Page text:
The one thing that was sorta odd was that we couldn’t tell whether the supplies in the bathroom were meant for guests, or had been left there by the family, or what was going on.

The bathroom could have also used a good scrubbing, but as we observed just how busy Hoa was with family obligations during Tet, it made sense why there might not have been time for a deep-clean. Truly, imagine running a B&B and a small business over a Thanksgiving weekend where you’re hosting your in-laws levels of busy. Otherwise the house and bedrooms were neat and clean.

Hoa made breakfast for us each morning — she asked what we preferred but we just deferred to her — we enjoyed eggs, noodles, banh mi, and plenty of fresh fruit over our three-night stay.

She provided Nescafe and tea as well, and then Vietnamese coffee once she learned that Heather and I liked it. Apparently that came as a surprise, because as Chau remarked “It’s so strong, we say it’s only for men!”

In addition to providing a wealth of information about the town, where to eat and shop (and where to avoid), Hoa stepped in with some tailoring assistance.

Hoi An is known for its tailor shops and bespoke clothing options, but as we were there on the first few days of Tet, all of those shops were closed. When we expressed some disappointment at how we’d timed our trip, Hoa (who owns a tailor shop herself), pulled out her measuring tape and swatches and started designing things for us around her kitchen table.

So that was fun too.

The neighborhood was quiet when we were there (again, holiday time), which was a welcome respite from the crowds in the center of town. There is what looked to be a school at the end of the block, so while there might be some morning chatter, I can’t imagine it ever being too raucous.

Overall, we had a lovely stay, and I was delighted with the experience, even though the accommodations were basic. I think the price we paid was fair (we gave her a bit extra for doing the laundry, though she didn’t ask us to), and Hoa was incredibly helpful.

It’s worth reiterating that you are very much staying in a family home, which is lovely in most ways, but was also a little awkward (and fabulous) when we came back from sightseeing one night and they had a dozen family members over playing cards on the kitchen floor. I don’t think that would necessarily happen outside of Tet, but if that’s something that would bother you you’ll want to book a hotel instead. If you’re looking for grander accommodations for a less outrageous rate than the Four Seasons, the Hyatt Regency and Sheraton in Da Nang was only about 15 minutes away, so hotels in that area could be a good compromise between the two cities.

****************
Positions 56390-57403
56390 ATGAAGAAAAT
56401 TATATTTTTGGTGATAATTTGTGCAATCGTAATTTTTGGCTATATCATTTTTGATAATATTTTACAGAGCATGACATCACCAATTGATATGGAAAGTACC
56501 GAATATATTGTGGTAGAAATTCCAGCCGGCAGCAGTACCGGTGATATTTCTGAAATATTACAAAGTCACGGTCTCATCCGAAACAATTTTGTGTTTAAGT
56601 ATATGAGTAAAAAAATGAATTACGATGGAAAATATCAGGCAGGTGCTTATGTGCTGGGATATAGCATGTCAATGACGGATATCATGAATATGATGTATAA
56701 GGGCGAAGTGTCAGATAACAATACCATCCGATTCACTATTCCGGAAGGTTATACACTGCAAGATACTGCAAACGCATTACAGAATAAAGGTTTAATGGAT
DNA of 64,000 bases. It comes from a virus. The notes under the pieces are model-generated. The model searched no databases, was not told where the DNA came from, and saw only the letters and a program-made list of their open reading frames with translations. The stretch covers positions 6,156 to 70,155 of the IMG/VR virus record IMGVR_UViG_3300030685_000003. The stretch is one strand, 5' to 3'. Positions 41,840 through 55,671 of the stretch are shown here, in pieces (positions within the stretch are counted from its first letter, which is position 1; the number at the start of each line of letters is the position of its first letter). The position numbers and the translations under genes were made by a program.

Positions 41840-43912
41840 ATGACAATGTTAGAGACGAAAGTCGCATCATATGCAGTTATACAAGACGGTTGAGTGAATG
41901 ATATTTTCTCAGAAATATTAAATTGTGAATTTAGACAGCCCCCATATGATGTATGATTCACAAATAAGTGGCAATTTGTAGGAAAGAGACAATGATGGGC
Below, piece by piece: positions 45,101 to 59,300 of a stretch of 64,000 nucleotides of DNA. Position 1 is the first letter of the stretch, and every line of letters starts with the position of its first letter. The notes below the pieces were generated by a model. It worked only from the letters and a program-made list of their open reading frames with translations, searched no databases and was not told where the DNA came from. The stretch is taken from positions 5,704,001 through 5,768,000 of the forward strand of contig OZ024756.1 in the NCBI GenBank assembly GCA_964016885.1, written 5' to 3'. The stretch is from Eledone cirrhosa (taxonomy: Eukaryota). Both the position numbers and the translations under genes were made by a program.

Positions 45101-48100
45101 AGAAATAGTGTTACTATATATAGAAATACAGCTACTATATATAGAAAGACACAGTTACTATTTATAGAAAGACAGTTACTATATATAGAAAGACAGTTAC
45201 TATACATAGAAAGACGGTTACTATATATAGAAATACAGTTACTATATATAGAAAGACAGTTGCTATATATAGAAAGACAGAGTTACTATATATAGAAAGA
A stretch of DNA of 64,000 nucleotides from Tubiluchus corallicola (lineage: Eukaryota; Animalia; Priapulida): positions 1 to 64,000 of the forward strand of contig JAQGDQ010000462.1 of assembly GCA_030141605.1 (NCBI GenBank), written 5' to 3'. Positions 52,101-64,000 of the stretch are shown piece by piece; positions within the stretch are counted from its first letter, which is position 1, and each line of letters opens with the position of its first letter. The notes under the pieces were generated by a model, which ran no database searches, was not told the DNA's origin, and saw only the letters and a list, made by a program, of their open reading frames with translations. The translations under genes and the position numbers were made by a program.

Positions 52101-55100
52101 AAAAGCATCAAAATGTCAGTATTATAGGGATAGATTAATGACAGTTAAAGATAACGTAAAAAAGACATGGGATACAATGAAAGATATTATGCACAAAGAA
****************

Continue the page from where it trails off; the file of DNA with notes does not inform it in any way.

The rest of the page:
I wouldn’t necessarily stay here again myself, mostly because if I were back in the area I’d like to try some of the hotels in Da Nang, but have no hesitations in recommending this place to others. (And, if you’re new to Airbnb, you can get $40 off a home booking of $75 or more and $15 off an experience of $50 or more using our link — we get a credit as well, which we certainly appreciate.)

For those who have been to Hoi An, where have you stayed, or where would you recommend?


Planning A Trip To Vietnam (And Maybe Beyond)
Introduction: Vietnam, Laos, & Cambodia
Park Hyatt Saigon Review
Cu Chi Tunnels
Nam Nghi Phu Quoc Island Review
Orchid House Hoi An, Vietnam
Visiting Hoi An, Vietnam: Delightfully Touristy (No, Really!)
Hilton Hanoi Opera Hotel Review
Visiting Hanoi, Vietnam: 6 Things I Loved (And You Might Too)
Song Hong Business Lounge Hanoi Airport
Lao Airlines ATR 72 Hanoi To Luang Prabang
Satri House Hotel Review
Visiting Luang Prabang, Laos: Social Responsibility In A Tourist Mecca
Applying For A Cambodia eVisa
Park Hyatt Siem Reap Review
Angkor: Practical Tips For Visiting The Ancient City
Cambodia Angkor Air ATR 72 Siem Reap To Phnom Penh
Phnom Penh, Cambodia: I’m In Love
Raffles Hotel Le Royal Phnom Penh Review

  1. @Tiffany loving the reviews. It’s a great change of pace for OMAAT.

    I’m curious, when you selected your Airbnb (and I apologise if I missed this in the article), did you select “entire house” for the accommodation type? I have stayed in lots of Airbnbs all over the world, including several where the homeowners are present or right nearby, but never had one where we had shared space like you had. They’ve always had a separate entrance way or they were in the other half of a duplex, just for a few examples.

  2. @Tiffany, I am really loving these reviews.

    @John, a person’s aspirational travels are intrinsically individual. Some might prefer a low cost nice AirBNB, so that they can hold on to their points for more flights for example. Not everyone is aiming to stay at a luxury resort/hotel every night of a vacation. Furthermore, as Tiffany noted not every destination worth traveling to has a points associated hotel.